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Parents Face Difficulties as Schools Reopen

Parents Face Difficulties as Schools Reopen.

Students flocked to supermarkets and bus stops across the country on Tuesday as schools reopened for the second term of the 2022 academic year.

And, in what is shaping up to be a demanding stretch for students, teachers, and parents due to the effects of the Covid 19 pandemic, as well as the high cost of living, the upcoming general elections add another challenge to the academic calendar.

The second term is only scheduled to last ten weeks, with students spending nine weeks in class and one week off from August 6-13 to accommodate the election period.

Margaret Thuita, a parent and vendor at Nandi Hills Wakulima market, laments the limited time students will have in class.

“It is a critical time as learners might lose more class time if there is a tiff in the presidential elections since schools will be forced to close for the repeat of the election – if by any chance the Supreme Court nullifies the results of the elections,” she points out.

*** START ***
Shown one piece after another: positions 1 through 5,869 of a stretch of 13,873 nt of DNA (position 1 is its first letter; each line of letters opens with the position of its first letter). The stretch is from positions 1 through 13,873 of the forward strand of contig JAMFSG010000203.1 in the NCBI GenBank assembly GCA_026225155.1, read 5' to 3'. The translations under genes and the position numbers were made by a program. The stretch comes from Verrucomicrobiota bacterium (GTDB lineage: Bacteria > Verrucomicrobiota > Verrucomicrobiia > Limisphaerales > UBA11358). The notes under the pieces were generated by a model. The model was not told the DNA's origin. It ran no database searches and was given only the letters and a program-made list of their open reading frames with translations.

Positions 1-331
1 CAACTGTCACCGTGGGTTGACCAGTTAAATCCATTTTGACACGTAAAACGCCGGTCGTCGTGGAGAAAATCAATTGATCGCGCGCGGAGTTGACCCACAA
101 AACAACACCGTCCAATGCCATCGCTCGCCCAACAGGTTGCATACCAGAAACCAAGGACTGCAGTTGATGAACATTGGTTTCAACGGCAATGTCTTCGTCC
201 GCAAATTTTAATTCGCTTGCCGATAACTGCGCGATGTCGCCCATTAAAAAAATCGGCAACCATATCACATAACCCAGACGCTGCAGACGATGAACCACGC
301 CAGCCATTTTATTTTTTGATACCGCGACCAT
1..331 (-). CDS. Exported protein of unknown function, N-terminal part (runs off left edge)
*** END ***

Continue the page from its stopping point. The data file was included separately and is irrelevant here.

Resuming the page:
Isaac Kemboi, Principal of Meteitei High School in Nandi County, adds that students will miss out on a lot of extracurricular activities.

“Second term is the time when ball games, as well as music competitions, happen. The government released the hold down on public gatherings but the congested programs won’t allow for the resumption of the competitions,” he says.

A number of parents have expressed concern about the pressure to pay school fees, with four terms crammed between 2021 and 2022 to make up for time lost due to the pandemic.

“With the high rate of inflation and cost of living, it is becoming hard to provide quality education to learners and thus, I might consider transferring my son to a day school,” Margaret laments.


Prices for some foods, such as maize and beans, have more than doubled in the last six months. 

Following a request from the Kenya Secondary Schools Heads Association, the government is working on a plan for schools to buy food directly from the National Cereals and Produce Board rather than the open market, according to Dr. Julius Jwan, Principal Secretary for Basic Education.

Parents Face Difficulties as Schools Reopen




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